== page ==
Hey all, here’s another battlemat-ready map for your game! The scale is 5′ per square and the caverns are lit by torches. Feel free to insert your own enemies and traps as you like!
I’ve been coming up with new spells for both clerics and magic-users for use in the City of Nightmares. The dungeon is based on a jailed god, the Waking Dreamer, and a cult of necromancers trying to gain control of the subterranean complex. Clerics gain spells dealing with the realm of sleep, while magic-users can begin the study of necromancy. Two samples:
Cleric, Level 1, Touch
The target of the Dream-Lock must Save -2 or be knocked unconscious. The target will be trapped in a labyrinthine dream for as long as the cleric maintains contact.
Magic-User, Level 2
A magic-user who desires to study necromancy should begin with the ability to Summon Imp. For one hour, the Imp will serve the at the MU’s beck and call, but if the MU does not take three minutes to undo the summoning before the end of the hour, the imp will turn on his master.
I know I’ve been gone for a while, but I’ve been working on a BIG project, that’s actually coming along nicely. The City of Nightmares is going to be a cross between old-school style megadungeoning (although with out quite the epic scale. I think the City will weigh in at about 250 rooms total) with a bit of a new-school influence. Hopefully it will eventually make its way into PDF book form, but for now, here’s a sample of the rough draft of one of the maps.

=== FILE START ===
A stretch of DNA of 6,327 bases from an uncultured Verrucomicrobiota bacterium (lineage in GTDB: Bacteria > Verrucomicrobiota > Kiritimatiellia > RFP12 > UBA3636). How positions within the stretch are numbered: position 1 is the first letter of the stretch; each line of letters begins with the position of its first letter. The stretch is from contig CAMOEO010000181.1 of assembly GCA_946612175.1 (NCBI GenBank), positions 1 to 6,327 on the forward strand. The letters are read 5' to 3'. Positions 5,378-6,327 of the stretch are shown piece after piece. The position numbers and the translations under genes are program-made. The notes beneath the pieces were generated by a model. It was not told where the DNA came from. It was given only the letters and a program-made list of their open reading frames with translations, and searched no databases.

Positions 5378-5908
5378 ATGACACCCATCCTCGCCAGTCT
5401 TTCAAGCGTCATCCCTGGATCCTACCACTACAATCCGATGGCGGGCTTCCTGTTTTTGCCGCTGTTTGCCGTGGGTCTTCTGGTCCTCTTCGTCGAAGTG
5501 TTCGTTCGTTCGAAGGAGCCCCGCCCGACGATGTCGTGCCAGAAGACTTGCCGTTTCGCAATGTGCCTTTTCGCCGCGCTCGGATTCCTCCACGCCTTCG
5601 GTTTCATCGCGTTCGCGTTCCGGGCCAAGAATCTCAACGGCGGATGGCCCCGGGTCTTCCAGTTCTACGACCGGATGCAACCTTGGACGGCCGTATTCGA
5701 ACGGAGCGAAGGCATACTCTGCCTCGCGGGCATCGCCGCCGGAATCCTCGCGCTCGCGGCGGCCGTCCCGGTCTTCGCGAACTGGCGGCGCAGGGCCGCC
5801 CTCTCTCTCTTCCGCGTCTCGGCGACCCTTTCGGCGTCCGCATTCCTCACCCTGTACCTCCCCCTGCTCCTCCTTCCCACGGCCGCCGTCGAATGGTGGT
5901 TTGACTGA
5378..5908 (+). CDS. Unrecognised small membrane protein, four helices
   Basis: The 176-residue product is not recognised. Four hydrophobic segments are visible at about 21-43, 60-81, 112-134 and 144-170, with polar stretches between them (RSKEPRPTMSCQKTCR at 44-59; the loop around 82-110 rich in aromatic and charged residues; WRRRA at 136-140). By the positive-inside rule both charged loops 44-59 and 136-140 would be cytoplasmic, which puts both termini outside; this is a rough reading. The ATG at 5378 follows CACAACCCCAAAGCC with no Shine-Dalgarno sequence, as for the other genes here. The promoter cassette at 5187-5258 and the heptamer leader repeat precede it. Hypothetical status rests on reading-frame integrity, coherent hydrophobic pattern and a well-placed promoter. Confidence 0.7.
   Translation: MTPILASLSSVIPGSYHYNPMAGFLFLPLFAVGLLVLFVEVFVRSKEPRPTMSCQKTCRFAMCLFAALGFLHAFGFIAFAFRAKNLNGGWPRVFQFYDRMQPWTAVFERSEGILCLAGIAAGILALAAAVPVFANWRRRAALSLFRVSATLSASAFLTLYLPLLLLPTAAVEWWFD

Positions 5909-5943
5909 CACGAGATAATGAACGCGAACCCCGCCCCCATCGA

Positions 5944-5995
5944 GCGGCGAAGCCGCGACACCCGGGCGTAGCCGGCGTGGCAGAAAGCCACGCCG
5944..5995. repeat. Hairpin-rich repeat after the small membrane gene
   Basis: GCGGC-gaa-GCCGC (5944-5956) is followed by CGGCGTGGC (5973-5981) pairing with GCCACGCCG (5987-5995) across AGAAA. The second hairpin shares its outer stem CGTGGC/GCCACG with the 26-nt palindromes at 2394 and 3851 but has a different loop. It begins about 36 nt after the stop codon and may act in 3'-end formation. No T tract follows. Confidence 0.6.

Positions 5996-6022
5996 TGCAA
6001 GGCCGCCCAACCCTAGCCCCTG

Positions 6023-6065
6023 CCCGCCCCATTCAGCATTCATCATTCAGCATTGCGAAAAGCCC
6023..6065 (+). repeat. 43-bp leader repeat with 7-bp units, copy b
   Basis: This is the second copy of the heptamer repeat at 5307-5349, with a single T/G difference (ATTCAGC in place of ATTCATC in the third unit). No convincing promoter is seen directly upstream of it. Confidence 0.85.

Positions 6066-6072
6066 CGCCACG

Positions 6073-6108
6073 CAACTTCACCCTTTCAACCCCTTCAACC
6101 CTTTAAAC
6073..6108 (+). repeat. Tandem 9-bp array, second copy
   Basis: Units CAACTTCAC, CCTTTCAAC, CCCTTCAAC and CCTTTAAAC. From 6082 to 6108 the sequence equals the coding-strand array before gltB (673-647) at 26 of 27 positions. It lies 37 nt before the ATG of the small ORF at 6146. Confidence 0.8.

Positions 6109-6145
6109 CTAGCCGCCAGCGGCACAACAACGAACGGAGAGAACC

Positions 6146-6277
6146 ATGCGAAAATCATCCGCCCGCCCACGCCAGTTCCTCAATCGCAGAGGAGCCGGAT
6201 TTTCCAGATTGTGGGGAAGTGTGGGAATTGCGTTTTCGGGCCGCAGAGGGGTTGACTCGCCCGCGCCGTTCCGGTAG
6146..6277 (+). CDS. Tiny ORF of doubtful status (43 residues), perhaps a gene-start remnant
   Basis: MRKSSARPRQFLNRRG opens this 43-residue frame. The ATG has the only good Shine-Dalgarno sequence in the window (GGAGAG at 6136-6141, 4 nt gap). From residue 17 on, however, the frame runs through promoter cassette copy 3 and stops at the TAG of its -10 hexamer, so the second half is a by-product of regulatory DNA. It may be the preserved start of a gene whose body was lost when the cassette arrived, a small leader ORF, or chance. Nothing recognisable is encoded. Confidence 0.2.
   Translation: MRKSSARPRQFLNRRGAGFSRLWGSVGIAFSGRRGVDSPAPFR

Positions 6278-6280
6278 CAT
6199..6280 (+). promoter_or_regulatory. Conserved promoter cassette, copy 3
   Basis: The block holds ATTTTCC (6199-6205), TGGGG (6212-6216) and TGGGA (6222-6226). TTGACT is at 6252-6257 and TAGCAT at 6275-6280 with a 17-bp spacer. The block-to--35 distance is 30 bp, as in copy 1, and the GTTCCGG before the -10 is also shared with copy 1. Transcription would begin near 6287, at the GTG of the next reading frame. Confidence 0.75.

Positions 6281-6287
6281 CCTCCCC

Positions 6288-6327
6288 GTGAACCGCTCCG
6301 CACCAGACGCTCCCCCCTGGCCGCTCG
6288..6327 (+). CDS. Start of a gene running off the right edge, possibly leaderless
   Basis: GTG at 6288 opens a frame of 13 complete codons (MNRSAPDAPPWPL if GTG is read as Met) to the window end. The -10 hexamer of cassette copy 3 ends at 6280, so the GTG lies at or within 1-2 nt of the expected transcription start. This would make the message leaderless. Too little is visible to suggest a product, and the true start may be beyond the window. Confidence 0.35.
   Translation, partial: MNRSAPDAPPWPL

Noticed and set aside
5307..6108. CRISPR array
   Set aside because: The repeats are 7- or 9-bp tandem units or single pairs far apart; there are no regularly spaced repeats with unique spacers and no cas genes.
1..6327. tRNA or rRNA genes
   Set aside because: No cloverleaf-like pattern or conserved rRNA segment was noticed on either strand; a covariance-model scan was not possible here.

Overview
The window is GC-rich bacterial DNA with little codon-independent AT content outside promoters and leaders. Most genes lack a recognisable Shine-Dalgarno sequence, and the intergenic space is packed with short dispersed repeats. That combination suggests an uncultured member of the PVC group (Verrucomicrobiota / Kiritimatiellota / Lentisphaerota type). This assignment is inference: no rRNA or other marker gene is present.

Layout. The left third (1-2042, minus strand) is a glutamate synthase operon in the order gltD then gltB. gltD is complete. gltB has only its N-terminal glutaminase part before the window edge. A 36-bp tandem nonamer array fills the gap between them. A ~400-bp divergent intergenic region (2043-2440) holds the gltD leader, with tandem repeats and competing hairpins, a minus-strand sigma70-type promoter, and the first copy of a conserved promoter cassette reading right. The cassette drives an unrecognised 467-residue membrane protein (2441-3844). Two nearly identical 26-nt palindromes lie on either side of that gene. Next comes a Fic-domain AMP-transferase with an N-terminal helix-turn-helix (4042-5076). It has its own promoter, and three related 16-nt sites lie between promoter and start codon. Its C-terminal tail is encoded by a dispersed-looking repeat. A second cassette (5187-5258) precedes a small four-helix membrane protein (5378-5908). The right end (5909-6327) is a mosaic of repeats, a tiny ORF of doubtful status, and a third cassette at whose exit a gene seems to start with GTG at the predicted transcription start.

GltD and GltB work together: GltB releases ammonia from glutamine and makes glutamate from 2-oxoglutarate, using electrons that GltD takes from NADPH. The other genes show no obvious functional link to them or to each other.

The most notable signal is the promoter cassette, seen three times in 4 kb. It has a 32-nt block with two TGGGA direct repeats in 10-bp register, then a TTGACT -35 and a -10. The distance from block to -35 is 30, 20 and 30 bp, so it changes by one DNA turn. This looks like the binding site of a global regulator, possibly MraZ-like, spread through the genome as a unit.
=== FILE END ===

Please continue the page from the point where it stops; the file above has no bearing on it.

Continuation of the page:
The finished project will include tons of quests, original enemies and magic items, a semi-detailed description of the city above (with plenty of room for referee improv), and approximately 5 floors.
Over at Gothridge Manor there’s an excellent post on valuing gems. In a comment, I replied with my own (admittedly simplistic) version of gem valuing for S&W. If you’re interested:
Whenever a player tries to value an art or treasure piece, I secretly roll a d10. For every number BELOW 5, they undervalue it by 10%. For every number ABOVE 6, they overvalue the object by 10% (this can make for some regretful discards when they players are trying to decide what to load onto their mule). A 5 or 6 means they get the real value.
Tim adds the character’s INT bonuses and many social factors (style, etc.) into the equation, but I simply am not a fast enough thinker on my DM-feet to do this (plus, we play S&W, so there’s no INT bonuses). If a player has 15+ INT, I will adjust the d10 roll one closer to the 5-6 sweet spot (I do not tell my players this rule).
When the players go to sell in town, they will receive the price they ask if they are undervaluing the object (I don’t allow haggling in my game unless the players are buying or selling something story-related or epic in value, such as a warship or keep). If they overvalue the object, the shopkeeper refuses and will only give them the correct value of the object.
If players suspect that the object is undervalued, they can pay an appraiser 10-15 gp to analyze an object in any town with at least 1,000 people in it.